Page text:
In determining a claimant's RFC, Social Security Ruling 96-8p requires the ALJ to perform a function-by-function analysis. The ruling states that the "RFC assessment must . . . assess [the individual's] work-related abilities on a function-by-function basis." Soc. Sec. Ruling 96-8p, 1996 WL 374184, at *1. However, the Fourth Circuit has declined to adopt a per se rule requiring remand when the ALJ does not perform an explicit function-by-function analysis. Mascio, 780 F.3d at 636. Rather, "'remand may be appropriate . . . where an ALJ fails to assess a claimant's capacity to perform relevant functions, despite contradictory evidence in the record, or where other inadequacies in the ALJ's analysis frustrate meaningful review.'" Id. (quoting Cichocki v. Astrue, 729 F.3d 172, 177 (2d Cir. 2013)).
A. ALJ's Failure to Account for Plaintiff's Found Substance Addiction Disorder
As noted, at step two of the sequential analysis the ALJ found plaintiff to have the severe impairment of substance addiction disorder. Tr. 2 ¶ 3. By finding it severe, the ALJ determined this impairment to have more than a minimal impact on plaintiff's ability to perform basic work activities. See, e.g., 20 C.F.R. §§ 404.1520(c), 414.920(c); Soc. Sec. Ruling 85-25, 1985 WL 56856, at *3 (1985). Nevertheless, the ALJ does not account for it in plaintiff's RFC determination. This deficiency alone requires remand. See Hough v. Berryhill, No. 3:17-CV-336-FDW, 2018 WL 3127463, at *4 (W.D.N.C. 26 June 2018) (holding that while a finding of a severe impairment alone may not necessarily require an RFC to imposes particular limitations, "the ALJ must at least provide a sufficient explanation in the decision to allow the Court to determine why no limitations . . . were included in the RFC despite the ALJ's finding").
It extends, though, beyond simply the RFC determination because the ALJ does not mention substance addiction disorder at all after step two. He was required to consider this severe impairment, along with all other severe and nonsevere impairments at each subsequent steps, and make clear his determinations regarding them. See Hammond v. Astrue, No. TMD 11-2922, 2013 WL 822749, at *3 (D. Md. 5 Mar. 2013) ("[A]n error at step two may require reversal and remand where the ALJ improperly discounts or ignores evidence of the allegedly severe impairment at the other steps of the sequential analysis. For this reason, this Court has stated that '[e]rroneous findings at step two usually infect the entire decision, since all of a claimant's impairments must be considered in combination at steps three, four and five.'" (quoting Schoofield v. Barnhart, 220 F. Supp. 2d 512, 518 (D. Md. 2002))). His failure to address after step two the severe impairment of substance addiction disorder he found plaintiff to have therefore taints his determination at all subsequent steps of the sequential analysis. The court is left to speculate as to whether the ALJ considered this found impairment at subsequent steps and, if he did so, what determination he made regarding it. The ALJ's failure to address plaintiff's substance addiction disorder beyond his severity determination reinforces the need for remand.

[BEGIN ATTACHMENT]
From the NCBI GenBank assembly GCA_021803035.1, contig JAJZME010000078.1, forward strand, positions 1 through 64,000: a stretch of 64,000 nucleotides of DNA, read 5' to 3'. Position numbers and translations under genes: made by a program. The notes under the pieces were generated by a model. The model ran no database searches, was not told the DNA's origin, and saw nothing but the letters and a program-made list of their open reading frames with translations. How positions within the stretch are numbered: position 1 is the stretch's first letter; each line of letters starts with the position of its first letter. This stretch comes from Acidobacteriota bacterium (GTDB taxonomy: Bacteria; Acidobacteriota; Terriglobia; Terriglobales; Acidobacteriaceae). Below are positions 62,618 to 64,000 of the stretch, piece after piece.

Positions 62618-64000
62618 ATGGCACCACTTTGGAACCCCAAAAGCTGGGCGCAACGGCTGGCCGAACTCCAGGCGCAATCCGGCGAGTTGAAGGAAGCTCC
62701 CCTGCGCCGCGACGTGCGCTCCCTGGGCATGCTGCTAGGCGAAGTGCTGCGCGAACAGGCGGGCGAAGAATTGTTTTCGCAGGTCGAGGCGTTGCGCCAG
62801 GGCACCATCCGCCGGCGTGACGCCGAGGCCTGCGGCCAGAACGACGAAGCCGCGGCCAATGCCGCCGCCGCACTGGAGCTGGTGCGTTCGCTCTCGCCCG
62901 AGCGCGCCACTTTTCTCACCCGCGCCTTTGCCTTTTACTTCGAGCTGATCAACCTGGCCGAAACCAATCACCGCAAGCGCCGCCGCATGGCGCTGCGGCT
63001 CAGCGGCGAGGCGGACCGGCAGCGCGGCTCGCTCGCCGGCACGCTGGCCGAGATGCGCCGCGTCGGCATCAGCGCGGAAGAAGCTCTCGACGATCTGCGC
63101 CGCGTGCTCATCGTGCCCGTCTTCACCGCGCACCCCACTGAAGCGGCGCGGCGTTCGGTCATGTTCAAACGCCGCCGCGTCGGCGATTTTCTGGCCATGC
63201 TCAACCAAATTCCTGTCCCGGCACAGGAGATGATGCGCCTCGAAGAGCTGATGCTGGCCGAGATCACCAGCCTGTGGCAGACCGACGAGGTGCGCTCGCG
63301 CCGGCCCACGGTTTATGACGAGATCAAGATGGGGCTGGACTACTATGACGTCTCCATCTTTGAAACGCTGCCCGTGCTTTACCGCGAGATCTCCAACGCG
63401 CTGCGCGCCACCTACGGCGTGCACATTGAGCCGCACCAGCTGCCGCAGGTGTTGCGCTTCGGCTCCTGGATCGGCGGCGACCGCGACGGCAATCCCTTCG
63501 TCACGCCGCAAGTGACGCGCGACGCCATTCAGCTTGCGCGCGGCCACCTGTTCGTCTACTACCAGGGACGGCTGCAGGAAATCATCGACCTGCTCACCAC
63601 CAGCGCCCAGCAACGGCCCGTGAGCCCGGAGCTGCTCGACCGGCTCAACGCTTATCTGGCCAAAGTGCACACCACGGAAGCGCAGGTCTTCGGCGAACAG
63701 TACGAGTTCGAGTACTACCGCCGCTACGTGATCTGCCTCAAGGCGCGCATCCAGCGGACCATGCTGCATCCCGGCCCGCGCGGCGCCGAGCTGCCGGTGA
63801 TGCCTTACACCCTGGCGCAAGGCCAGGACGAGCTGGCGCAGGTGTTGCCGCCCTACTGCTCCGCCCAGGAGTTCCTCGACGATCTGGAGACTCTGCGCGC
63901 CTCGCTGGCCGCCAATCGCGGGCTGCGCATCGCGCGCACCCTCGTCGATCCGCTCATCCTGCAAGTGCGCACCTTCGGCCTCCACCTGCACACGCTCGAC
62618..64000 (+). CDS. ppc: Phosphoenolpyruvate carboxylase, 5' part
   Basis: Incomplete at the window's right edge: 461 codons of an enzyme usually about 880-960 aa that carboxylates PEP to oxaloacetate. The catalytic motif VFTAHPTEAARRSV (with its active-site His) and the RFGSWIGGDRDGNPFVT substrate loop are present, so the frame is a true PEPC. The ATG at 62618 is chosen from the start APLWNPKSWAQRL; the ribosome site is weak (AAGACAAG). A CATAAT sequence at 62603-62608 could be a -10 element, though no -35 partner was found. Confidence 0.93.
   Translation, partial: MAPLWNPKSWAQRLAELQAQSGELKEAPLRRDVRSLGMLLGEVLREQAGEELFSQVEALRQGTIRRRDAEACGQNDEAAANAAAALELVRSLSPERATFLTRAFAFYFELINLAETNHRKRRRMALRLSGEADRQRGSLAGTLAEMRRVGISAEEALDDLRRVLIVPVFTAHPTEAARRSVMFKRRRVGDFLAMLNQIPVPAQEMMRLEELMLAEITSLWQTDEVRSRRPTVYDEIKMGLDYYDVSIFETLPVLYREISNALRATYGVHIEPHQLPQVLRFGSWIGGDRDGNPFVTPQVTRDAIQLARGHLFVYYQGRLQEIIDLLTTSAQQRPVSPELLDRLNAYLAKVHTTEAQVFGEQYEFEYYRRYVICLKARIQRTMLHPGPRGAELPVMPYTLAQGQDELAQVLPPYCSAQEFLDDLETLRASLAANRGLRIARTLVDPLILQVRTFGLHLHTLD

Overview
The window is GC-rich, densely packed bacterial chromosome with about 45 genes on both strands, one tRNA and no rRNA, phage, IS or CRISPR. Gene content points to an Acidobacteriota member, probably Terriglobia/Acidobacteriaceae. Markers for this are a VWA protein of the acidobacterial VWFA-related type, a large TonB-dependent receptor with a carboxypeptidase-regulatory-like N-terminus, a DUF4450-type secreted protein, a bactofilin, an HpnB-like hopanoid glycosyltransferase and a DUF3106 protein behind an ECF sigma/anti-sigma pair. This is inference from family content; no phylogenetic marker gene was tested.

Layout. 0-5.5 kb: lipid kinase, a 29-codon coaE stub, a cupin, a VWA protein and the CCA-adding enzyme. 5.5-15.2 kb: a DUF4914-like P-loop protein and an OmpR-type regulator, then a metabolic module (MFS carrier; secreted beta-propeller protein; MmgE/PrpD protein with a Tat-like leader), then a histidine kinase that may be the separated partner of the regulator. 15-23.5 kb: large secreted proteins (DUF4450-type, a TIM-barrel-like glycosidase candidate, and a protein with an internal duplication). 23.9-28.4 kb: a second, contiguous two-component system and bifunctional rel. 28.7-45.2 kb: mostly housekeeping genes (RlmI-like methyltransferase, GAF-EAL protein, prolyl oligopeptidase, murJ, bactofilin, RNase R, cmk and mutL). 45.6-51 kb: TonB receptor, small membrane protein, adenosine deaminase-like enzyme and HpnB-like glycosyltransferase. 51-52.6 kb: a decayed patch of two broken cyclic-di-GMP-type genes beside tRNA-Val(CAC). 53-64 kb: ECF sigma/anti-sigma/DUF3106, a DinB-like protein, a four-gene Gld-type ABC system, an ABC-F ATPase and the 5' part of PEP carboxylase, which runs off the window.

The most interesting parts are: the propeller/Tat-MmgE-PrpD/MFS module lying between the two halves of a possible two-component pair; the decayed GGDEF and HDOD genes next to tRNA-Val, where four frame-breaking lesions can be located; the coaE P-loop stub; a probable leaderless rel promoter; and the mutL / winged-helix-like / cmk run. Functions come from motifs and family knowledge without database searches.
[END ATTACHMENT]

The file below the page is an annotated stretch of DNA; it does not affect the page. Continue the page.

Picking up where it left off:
B. ALJ's Failure to Properly Assess Plaintiff's Sister's Third-Party Function Report
Plaintiff's sister, Felecia Holloway, completed a third-party function report dated 8 December 2014. Tr. 332-39. The ALJ summarized the eight-page report in one sentence:
A third party function report completed by the claimant's sister, Felecia Holloway, indicated that the claimant's mind determines her whole day and triggers slow responses, memory issues, behavior changes and repetitive conversations. (Exhibit 12E)
Tr. 23 ¶ 5.
The ALJ gave the sister's report "little weight," explaining as follows:
The undersigned has considered the third party statement completed by the claimant's sister in Exhibit 12E, pursuant to SSR 06-03p. Ruling 06-03p instructs the undersigned to consider "such factors as the nature and extent of the [parties] relationship whether the evidence is consistent with other evidence, and any other factors that tend to support or refute the evidence." While third party statements such as the one under consideration here can generally be helpful in making findings regarding the claimant's activities of daily living and social activities, they are generally of little probative value in reaching the ultimate conclusion of disability. At the outset, it must be noted that the author of these opinions is not an acceptable medical source as defined in the regulations, nor does he have any type of treating relationship with the claimant, or professional qualifications to render opinions regarding the claimant's ability to perform work related activities. Secondly, it must be noted that these opinions are neither functional nor diagnostic in nature and add little value to the decision herein. Although this witness has lengthy and daily contact with the claimant, the form itself is minimally completed and vaguely worded, thus rendering the opinion less probative. Further, by virtue of his relationship with the claimant, the witness' opinions would naturally tend to be colored by affection for the claimant and, as a member of the claimant's household, he would have an understandable tendency to agree with any limitations alleged by the claimant, as well as incentives to portray the claimant in a disabled light. Finally, the witness's statements are inconsistent with the objective evidence and examination findings of record, which do not evidence such severity of condition that would preclude work activity within the parameters of the residual functional capacity found herein and support a finding that the claimant is capable of a reduced range of medium unskilled work. For all of the above stated reasons, the opinions set forth in Exhibit 12E are given little weight.